Apple (O.E. aeppel, species Lat. Malus domestica)

Largest common size: 5 inches (diameter)
The apple is one of the most widely cultivated and consumed fruits in the world. Blossoming from deciduous trees, the ancestry of the apple is found in the mountainous regions between Central Asia and China. It has been grown naturally in Europe for thousands of years and there are more than 7,500 variations internationally.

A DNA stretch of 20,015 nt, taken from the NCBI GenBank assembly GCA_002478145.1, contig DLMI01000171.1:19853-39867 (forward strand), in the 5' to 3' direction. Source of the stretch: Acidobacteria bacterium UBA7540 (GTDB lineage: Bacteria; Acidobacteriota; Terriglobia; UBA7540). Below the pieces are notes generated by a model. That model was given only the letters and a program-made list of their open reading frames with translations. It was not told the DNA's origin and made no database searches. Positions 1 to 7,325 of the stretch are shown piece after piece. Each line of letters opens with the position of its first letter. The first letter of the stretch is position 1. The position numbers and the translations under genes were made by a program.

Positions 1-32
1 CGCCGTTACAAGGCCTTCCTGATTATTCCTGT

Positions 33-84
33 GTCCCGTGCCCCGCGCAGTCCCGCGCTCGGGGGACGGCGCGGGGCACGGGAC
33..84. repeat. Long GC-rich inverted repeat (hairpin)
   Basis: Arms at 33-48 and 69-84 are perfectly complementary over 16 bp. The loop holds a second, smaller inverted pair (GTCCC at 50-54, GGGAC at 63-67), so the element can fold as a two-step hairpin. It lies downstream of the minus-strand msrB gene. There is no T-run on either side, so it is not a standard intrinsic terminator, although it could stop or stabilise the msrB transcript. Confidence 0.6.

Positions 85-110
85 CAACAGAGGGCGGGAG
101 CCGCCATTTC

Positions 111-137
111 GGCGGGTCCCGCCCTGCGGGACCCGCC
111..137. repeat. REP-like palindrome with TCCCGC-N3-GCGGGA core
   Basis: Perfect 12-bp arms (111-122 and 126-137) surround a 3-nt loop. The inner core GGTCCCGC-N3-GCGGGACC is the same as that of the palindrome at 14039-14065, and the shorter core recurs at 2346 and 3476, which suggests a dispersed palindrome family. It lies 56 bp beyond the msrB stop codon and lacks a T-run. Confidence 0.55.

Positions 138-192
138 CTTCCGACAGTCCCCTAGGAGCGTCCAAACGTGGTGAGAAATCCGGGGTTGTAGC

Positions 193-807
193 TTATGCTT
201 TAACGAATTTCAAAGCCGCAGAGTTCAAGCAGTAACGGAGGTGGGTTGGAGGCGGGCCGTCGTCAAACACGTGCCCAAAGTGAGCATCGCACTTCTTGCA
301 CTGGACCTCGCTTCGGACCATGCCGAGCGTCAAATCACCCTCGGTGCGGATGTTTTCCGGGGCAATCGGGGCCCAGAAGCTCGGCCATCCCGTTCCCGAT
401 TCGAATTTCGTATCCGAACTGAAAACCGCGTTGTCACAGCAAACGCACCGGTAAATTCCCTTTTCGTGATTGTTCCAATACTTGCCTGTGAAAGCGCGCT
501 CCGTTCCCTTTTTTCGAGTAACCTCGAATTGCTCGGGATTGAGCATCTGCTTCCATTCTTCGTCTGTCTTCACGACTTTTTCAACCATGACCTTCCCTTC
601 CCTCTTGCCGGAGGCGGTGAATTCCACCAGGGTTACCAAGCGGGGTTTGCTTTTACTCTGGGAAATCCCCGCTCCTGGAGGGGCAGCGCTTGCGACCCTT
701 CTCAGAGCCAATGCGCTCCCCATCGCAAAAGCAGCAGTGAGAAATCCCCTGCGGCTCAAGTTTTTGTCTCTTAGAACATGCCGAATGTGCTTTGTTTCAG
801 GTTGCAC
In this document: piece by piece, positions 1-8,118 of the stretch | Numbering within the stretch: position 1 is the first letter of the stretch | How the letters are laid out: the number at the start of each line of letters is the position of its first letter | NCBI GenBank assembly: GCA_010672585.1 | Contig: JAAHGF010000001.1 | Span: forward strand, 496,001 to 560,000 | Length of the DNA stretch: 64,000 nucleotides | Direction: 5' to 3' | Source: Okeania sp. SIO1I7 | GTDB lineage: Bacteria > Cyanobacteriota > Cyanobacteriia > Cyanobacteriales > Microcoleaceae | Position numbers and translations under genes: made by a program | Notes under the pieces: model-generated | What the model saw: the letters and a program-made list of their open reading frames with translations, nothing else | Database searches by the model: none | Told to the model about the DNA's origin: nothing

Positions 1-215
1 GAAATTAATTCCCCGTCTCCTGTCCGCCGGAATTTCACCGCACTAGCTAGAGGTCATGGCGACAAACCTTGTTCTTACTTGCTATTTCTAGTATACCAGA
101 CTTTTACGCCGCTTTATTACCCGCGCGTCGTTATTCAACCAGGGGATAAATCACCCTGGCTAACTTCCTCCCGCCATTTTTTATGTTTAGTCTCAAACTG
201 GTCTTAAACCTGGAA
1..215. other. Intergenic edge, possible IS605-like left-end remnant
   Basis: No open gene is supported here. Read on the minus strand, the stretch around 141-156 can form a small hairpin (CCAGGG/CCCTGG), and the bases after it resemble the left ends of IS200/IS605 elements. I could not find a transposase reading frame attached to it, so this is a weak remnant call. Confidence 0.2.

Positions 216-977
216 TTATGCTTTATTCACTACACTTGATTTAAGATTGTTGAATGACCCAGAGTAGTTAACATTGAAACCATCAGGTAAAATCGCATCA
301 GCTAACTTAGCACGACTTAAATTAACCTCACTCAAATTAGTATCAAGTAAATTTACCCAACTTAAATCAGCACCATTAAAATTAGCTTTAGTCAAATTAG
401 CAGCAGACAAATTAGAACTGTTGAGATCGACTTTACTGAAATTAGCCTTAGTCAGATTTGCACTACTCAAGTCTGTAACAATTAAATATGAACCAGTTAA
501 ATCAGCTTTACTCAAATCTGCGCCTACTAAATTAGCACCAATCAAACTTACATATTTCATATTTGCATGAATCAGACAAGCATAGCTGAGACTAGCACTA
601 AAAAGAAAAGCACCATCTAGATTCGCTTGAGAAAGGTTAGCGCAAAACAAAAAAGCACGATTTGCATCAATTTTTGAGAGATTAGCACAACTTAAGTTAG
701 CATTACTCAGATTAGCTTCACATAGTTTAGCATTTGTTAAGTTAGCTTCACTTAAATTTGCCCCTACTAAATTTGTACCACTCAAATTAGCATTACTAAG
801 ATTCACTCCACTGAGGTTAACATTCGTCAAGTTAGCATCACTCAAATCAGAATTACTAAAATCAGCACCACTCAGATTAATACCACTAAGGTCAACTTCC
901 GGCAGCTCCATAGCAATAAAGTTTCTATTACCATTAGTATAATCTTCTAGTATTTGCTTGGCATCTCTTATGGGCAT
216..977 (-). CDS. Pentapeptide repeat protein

The identity of the "forbidden fruit" that Adam and Eve consume, resulting in their banishment from the Garden of Eden is never revealed. The fruit is believed to have been depicted as an apple by Renaissance painters, influenced by the Greek mythology, in particular the 11th Labor of Hercules, in which he was tested to steal a golden apple from the Tree of Life in the Garden of Hesperides. It was in Norse mythology that the apple tree was believed sacred and was considered the symbol of beauty and rebirth. They grow easily and are able to be stored for many months. Given their nutritional value and acknowledged health benefits, the contemporary cultural reception of apples is positive. Even when seen from the ancient Greek perspective, with the apple symbolising knowledge and immortality, there is an innate perfection within the fruit that makes it an object of temptation and desire. So much so that the Latin word for apple, "malum" closely resembles the word for evil, "malum". Still, a woman pictured with an apple is not a woman the western world has been conditioned to trust. The apples in Christopher Williams' photographic print are gorgeous; perfectly ripe, red, round, and full.  The leaves that surround them are twisted to appear as nettles, warning any potential pickers to stay away. They are the depiction of the most perfect natural form, tempting to both man and woman alike. One has a heart-shaped bruise. A remnant, perhaps, of damage from an early admirer.